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Hurricane Katrina’s Flood Legacy Does Not Include Disease

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May 1, 2007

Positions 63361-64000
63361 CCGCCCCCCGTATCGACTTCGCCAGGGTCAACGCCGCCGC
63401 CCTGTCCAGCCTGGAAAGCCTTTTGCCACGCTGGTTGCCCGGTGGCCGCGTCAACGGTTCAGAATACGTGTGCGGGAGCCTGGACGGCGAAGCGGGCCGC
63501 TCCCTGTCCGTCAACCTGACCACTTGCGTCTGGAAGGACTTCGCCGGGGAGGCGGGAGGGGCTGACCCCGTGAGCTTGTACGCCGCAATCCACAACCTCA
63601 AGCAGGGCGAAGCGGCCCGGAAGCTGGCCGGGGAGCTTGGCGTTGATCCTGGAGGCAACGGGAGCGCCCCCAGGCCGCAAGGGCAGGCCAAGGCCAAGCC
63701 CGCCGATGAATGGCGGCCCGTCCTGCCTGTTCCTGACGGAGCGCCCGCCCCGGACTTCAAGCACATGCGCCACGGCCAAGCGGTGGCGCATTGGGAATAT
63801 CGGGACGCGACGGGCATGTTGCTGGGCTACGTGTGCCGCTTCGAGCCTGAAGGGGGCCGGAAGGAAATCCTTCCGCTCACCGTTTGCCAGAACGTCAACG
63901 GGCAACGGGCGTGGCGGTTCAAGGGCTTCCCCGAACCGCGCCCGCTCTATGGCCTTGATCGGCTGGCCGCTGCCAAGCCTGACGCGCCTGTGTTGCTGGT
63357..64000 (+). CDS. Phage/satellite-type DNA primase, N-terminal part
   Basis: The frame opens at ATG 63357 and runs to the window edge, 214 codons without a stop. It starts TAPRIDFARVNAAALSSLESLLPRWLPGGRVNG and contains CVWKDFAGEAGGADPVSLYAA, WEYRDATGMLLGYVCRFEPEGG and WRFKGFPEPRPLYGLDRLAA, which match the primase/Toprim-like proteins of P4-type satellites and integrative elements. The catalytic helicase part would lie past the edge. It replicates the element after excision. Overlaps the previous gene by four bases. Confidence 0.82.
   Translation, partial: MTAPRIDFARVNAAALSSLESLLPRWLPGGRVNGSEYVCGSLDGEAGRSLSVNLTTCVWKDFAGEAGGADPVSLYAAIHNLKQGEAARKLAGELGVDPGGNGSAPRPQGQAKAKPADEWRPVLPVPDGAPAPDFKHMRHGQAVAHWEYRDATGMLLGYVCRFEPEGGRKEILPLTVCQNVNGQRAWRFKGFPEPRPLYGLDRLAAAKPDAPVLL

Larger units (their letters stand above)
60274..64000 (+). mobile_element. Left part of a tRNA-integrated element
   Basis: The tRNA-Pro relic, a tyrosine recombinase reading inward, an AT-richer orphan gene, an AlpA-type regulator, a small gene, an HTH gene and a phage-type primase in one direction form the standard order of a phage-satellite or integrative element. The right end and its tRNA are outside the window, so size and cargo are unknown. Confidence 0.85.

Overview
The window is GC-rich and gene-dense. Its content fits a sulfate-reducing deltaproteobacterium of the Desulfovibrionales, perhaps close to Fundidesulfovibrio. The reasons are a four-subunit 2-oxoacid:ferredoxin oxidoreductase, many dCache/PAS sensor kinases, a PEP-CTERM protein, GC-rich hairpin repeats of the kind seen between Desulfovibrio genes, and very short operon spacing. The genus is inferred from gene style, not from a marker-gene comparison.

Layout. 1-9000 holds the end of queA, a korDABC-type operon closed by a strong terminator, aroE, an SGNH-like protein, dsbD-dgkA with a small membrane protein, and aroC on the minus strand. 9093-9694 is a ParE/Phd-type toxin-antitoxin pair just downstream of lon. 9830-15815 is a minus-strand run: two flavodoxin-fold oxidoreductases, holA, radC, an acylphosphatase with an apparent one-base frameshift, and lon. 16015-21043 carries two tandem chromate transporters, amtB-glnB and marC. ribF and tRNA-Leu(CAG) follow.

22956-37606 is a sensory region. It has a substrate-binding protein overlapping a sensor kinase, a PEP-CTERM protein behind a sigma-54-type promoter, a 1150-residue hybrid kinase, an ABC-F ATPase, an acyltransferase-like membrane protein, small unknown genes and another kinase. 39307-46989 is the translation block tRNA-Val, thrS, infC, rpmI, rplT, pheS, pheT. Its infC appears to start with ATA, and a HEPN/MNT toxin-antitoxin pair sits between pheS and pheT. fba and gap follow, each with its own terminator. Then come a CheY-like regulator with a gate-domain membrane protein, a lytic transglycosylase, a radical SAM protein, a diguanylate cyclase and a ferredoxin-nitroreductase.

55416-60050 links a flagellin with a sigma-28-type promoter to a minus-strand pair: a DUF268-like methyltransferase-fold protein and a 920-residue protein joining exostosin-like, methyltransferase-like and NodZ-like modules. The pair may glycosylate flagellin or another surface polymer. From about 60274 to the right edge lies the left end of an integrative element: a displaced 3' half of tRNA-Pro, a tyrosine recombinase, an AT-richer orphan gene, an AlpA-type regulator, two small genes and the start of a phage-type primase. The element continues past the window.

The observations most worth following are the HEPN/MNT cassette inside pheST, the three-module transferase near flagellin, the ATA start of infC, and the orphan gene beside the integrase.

When the levees broke in New Orleans after Hurricane Katrina, officials feared that Lake Pontchartrain might be infiltrated with disease-causing microbes from a “toxic gumbo” of water, polluted sediments, and sewage. In the weeks after the flood, scientists from several U.S. Centers for Oceans and Human Health, including WHOI biologist Rebecca Gast, mobilized to sample the mud and waters around the lake. After several months of study, the research team found the influence of contaminated floodwaters on Lake Pontchartrain was relatively short-lived, limited to coastal areas, and did not leave a lasting contamination or disease problem. For her part, Gast and her Woods Hole colleagues looked for the presence and persistence of microbes and certain pathogens. In addition, Gast organized a workshop and colloquium in Woods Hole in November 2006 that allowed scientists to compare their findings and assemble them into a publication that appeared in May 2007 in the Proceedings of the National Academy of Sciences.

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